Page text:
The work ahead
The Rangers ran him through their motion-capture technology in their performance lab in Arizona and discovered a few areas that need to be addressed, namely with his off-speed pitches.
Leiter said he has been working on the shape of his slider, which has a tendency to sweep across the strike zone rather than spin sharply. He also knows he is susceptible to pulling down too hard with his glove during his delivery and needs to stay closed.
“Jack’s gifted in all aspects of pitching,” assistant general manager Ross Fenstermaker said. “But there are some areas for opportunity for Jack to continue to work on. I’m confident he will work on those and address them. There’s a lot of exciting ingredients there.”
Leiter’s best pitch is his four-seam fastball, which he pumps in the upper 90s and might be the best in the system. He also throws a curveball, the slider, a changeup and a two-seam fastball. Leiter is trying to get the changeup to where he can throw it in any count.
There aren’t glaring flaws, by any means. The Rangers believe Leiter would probably dominate the lower levels of the minors with what he has now, and they are curious to see how it would play against MLB hitters.
He will probably get a chance to face major-leaguers during spring training, either as a member of the camp roster or as a just-in-case player from minor-league camp. The most likely scenario is for Leiter to open the season at High A Hickory and at least advance to Double A Frisco.
The Rangers have said that they expect their competitive window to open in earnest in 2023, so there’s no need to fast-track Leiter in 2022.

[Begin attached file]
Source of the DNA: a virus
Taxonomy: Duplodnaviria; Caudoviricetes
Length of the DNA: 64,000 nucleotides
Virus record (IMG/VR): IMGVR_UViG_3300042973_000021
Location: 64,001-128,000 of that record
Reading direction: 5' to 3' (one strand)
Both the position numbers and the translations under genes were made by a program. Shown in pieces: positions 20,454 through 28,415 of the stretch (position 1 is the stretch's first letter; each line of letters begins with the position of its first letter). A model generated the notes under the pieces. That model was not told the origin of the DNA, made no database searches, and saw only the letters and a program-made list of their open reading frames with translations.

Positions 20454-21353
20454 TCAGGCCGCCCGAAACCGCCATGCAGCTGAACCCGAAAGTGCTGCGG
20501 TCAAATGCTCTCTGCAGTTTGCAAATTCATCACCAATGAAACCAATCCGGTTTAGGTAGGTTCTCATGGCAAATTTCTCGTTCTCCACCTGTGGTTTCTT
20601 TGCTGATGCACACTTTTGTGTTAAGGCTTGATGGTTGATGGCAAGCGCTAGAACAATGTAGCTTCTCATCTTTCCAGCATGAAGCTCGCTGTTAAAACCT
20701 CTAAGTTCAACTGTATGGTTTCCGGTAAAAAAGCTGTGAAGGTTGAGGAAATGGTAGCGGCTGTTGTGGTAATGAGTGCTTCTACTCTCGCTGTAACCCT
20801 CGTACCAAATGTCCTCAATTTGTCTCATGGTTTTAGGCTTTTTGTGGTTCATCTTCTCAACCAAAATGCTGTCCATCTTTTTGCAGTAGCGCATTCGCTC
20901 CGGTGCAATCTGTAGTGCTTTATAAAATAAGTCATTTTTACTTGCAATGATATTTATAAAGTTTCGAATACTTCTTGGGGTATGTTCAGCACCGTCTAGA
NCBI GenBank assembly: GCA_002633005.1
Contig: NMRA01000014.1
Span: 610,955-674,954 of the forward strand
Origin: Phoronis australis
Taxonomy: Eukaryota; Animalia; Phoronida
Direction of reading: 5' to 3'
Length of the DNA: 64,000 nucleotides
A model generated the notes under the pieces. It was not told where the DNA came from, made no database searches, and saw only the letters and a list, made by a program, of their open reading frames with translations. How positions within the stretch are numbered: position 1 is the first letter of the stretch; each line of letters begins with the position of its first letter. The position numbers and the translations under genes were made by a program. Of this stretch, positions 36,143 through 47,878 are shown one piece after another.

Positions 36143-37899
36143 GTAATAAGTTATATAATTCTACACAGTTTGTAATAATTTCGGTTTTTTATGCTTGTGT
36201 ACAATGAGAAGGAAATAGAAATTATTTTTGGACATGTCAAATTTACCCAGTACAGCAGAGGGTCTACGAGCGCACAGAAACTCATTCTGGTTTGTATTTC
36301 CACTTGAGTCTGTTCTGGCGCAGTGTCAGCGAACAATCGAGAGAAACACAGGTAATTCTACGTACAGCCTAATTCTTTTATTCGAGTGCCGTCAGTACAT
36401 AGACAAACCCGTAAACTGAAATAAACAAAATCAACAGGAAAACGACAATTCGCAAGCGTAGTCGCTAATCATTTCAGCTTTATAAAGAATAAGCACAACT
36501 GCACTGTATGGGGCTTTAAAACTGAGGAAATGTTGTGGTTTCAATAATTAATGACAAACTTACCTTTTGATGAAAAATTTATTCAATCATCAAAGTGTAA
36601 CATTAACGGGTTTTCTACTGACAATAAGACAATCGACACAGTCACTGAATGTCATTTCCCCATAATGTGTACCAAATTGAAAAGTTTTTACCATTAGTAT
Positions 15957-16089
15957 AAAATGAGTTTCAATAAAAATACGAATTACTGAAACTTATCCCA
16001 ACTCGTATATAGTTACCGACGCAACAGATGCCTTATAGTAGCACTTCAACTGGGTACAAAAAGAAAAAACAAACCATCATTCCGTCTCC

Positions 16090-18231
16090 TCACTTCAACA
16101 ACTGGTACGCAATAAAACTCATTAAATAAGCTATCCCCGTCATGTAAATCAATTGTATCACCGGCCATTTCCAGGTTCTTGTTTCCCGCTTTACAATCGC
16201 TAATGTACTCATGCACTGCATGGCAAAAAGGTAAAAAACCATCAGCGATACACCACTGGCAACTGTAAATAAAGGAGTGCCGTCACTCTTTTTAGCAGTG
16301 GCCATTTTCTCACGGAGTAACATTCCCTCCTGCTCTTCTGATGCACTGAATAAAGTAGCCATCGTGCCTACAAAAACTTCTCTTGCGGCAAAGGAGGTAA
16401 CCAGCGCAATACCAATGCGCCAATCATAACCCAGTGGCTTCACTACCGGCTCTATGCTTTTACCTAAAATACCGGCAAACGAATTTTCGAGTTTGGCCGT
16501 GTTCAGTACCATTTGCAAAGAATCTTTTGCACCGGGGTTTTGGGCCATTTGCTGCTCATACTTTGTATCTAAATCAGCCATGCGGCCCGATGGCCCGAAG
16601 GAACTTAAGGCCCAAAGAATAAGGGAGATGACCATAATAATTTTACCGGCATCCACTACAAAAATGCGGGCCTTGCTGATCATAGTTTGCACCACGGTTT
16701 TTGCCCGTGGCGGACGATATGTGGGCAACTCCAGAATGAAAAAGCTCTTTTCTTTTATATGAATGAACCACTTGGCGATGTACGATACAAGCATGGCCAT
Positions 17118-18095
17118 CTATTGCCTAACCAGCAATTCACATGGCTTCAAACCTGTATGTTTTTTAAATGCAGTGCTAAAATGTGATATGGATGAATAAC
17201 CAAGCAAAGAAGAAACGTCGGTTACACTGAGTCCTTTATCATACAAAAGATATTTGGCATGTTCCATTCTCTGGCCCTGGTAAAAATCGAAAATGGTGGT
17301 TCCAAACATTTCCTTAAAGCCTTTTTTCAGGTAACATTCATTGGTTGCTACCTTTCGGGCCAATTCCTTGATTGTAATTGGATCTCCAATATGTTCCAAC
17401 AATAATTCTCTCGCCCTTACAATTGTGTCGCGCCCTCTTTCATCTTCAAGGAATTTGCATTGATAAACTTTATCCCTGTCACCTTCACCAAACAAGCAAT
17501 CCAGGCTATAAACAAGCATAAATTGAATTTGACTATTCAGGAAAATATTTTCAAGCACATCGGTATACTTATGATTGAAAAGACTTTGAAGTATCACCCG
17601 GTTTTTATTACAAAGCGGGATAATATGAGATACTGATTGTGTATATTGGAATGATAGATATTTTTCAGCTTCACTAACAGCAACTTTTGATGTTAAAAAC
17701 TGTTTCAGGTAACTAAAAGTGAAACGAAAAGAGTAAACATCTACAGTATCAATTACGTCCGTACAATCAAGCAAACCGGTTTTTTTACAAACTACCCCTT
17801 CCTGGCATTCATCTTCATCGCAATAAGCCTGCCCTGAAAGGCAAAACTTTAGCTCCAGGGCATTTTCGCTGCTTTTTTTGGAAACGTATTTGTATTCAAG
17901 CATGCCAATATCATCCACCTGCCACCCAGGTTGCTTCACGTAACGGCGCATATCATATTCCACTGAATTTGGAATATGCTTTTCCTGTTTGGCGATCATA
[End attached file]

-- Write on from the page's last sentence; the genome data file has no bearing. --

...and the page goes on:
“Jack’s an incredibly important part of our future,” Fenstermaker said. “We need to make sure that we do everything we can to do it right, and do what’s best for the player.”
Sold on Rangers’ future
Young explained in late July, at the news conference introducing Leiter at Globe Life Field, that he presented a clear look at where the franchise stood and at its plans for the future while wooing Leiter before the draft.
It isn’t pretty at the time, Young said, but the farm system is about to begin producing quality major-leaguers and there will be money to spend in the upcoming offseasons. Yes, offseasons plural.
Four months later, Leiter said that Young’s vision is coming together.
Leiter put his own eyes on some of the pitching prospects while at instructs — Ricky Vanasco, Owen White, TK Roby and Tim Brennan. Catcher Sam Huff and outfielder Aaron Zavala were among the position players Leiter saw.
He also knows who is available this offseason via free agency.
On top of that, Leiter believes the organization’s desire to win soon is genuine and that good coaches and executives are in place to lead that charge.
“In terms of where the organization’s at, I’m definitely excited about it from what they’ve told me and from what I’ve looked into,” Leiter said. “I’m also excited to see how this offseason goes. Obviously, I’m hoping they get some dudes. That would be cool to see.”
In theory, the players coming through the system and those the Rangers plan to sign will be playing behind Leiter in the not-too-distant future. But how far away is Leiter?
As Rangers officials always say about a prospect’s arrival, he’ll let them know.
“He’ll let us know,” Fenstermaker said.
Leiter said he wants to be ready to compete on Day 1 of spring training. However, he also knows there must be a balance between being prepared and not overdoing it too early.
His spring debut will be his first game since Game 2 of the College World Series on June 28.
Leiter said he wants to make his MLB debut as soon as possible.
The Rangers expect that it will come relatively soon.
“That’s what I want, and, obviously, that’s the goal,” Leiter said. “But for me, it’s really just not looking too far ahead, because that is all about outcomes when you think that far ahead.
“It’s more about the process and enjoying that, and really just taking it day by day and doing what I can. I know that if I do what I can and stay healthy and kind of do my thing, then it’ll come when the time is right.”
Jeff Wilson, email@example.com